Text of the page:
EDITOR’S NOTE: Baptist Press today continues a 12-part serialization of the novel, “A Scent of Jasmine,” by David Dockery, a member of Pocahontas Baptist Church near Jackson, Miss. The concluding chapter of the novel will appear in BP tomorrow, Feb. 1.
“May I come in?” a commanding voice called. Then Phyllis Worth entered the room without permission. “Am I interrupting anything?”
Stephanie and Libby remained silent.
“You know that story I talked to you about earlier, Stephanie?” Phyllis said. “We could really use that story now. I attempted one last time to feature Dr. Ward in an article on abortion. He refused to be interviewed, just as he did before. We need his reputation behind our legislative efforts to expand abortion rights.”
“I’m sorry about my abortion,” Gail interjected. “I wish I’d listened to Dr. Ward.”
“Dr. Ward tries to talk women out of abortions,” Libby protested. “He talked my mother out of an abortion, or I wouldn’t be here.”
Phyllis continued without even a glance at Gail and Libby. “I don’t care how many women Dr. Ward has talked out of abortions. What’s relevant here is that he performs them. In doing so, he gives women like you freedom to pursue their careers.”
“Phyllis, I’m not writing an article on Dr. Ward, and I don’t want my personal life publicized for the sake of your cause.”
“Oh,” Phyllis said with a sly smile, “but your personal life will someday become part of the public record. Why not use your experience in a constructive way before someone smears your reputation later?”
“Are you suggesting that you are going to leak my personal life to the press?”
“No, but there are others who might. You’re a respected writer for the Jackson News. What you do speaks even louder than what you write. You could become our spokesperson for abortion rights.”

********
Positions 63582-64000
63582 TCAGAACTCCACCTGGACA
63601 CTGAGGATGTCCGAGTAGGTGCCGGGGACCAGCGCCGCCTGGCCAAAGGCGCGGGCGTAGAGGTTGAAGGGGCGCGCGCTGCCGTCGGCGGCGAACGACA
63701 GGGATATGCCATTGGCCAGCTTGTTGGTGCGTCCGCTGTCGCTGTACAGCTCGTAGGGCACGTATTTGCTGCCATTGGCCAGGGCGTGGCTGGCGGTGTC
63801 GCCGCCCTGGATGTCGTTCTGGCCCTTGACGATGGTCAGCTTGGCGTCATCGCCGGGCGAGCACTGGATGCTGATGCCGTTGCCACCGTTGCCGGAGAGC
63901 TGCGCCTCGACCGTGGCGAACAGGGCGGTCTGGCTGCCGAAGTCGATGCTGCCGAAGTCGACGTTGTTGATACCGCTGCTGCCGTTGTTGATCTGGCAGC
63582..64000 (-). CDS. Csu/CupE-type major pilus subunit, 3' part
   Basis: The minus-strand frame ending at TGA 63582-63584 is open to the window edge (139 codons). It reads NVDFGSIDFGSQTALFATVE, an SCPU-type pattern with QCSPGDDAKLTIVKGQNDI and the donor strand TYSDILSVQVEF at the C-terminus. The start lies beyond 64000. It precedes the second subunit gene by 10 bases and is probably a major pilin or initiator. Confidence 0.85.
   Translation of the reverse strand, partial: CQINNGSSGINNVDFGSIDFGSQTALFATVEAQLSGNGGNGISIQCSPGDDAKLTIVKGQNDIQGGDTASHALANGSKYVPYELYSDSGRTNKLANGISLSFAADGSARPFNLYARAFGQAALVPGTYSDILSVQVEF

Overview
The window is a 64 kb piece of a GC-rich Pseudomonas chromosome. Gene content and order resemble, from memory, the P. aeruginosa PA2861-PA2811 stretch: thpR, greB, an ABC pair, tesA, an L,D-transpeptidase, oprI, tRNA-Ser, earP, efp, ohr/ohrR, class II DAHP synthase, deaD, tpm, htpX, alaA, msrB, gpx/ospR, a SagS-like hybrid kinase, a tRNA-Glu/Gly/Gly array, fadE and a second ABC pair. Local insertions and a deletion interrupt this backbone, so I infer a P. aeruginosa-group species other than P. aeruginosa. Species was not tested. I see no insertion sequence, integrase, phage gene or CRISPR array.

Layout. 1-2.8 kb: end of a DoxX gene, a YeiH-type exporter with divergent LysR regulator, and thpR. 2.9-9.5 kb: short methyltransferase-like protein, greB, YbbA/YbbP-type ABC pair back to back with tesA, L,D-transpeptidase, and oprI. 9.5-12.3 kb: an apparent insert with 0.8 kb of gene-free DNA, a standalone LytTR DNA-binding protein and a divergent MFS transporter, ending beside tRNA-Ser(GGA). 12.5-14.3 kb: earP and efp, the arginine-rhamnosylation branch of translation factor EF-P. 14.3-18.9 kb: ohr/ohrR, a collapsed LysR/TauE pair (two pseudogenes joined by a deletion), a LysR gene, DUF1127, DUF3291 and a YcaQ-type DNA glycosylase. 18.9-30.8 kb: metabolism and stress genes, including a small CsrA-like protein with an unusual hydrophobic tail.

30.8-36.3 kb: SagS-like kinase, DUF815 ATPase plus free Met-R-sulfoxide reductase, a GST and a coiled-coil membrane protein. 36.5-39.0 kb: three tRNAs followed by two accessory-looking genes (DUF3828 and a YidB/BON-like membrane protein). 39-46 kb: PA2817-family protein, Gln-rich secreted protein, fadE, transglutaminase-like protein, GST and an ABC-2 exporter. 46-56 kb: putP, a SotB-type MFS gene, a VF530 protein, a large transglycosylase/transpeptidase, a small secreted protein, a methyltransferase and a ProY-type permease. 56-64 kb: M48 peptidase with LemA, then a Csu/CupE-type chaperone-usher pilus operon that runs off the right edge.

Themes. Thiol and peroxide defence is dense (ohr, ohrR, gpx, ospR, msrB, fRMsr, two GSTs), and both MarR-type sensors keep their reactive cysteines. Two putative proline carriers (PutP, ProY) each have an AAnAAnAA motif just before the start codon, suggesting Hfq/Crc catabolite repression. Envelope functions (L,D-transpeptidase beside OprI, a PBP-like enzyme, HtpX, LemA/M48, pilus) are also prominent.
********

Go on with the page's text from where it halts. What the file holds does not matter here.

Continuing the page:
Stephanie tensed. “I thought you were my friend. Friends don’t use friends.”
“I AM your friend,” Phyllis tossed back. “I’m just trying to help you get a jump on this story.”
The phone rang and Stephanie made a grab for it.”Hello.”
The words she heard stunned her. The shock must have shown on her face.
“What is it?” Libby asked.
Stephanie put the phone down. “Your father is coming. Dr. Ward collapsed outside the hospital. He’s bleeding from his mouth and nose. They’re trying to revive him in the emergency room.”
Libby bowed her head. Stephanie knew the girl was praying for Dr. Ward.
Phyllis picked up her purse. “This changes everything. I’ve got to go.” She hustled out of the room.
Gail lamented, “Who will speak for Johnny when DHS hears about this? Johnny doesn’t stand a chance. I’ve got to get to my aunt and uncle’s.”
Stephanie and Libby waited by the phone for other news on the doctor. It seemed an eternity before Brother Anderson appeared at the door. He simply said, “I’m sorry.”
Tears started streaming down Libby’s face. “He was my friend. I loved Dr. Ward.”
Brother Anderson put his arm around Libby. “The emergency-room doctors did all they could. Mrs. Ward and the children need our prayers.”
Stephanie hugged Libby as well. “It’s hard to see you cry. Your heart is so young and tender.”
“Dr. Ward bought a present for you.” Libby sobbed. “Now he won’t be there to give it. And now I’ll never find my biological mother. He’s the only one who knows for sure who she is.”
“I’ll help you,” Stephanie promised. “You’ll find your mother. It’s not important that I get a gift. Dr. Ward has already given me the greatest birthday gift of all. He’s given me the gift of life and good health and the gift of having a friend like you. When my birthday comes, those are the gifts that I will cherish.”
Brother Anderson’s eyes were downcast as he spoke. “Mrs. Ward is in shock. Margie and the other children have already begun the planning. It looks like visitation will be Monday and the funeral service at our church on Tuesday.”
“My birthday,” Stephanie moaned. “They will bury Dr. Ward on my birthday—some birthday present.”
“I’m sorry,” Brother Anderson replied. “Let us pick you up for the service. We’ll have a birthday party later.”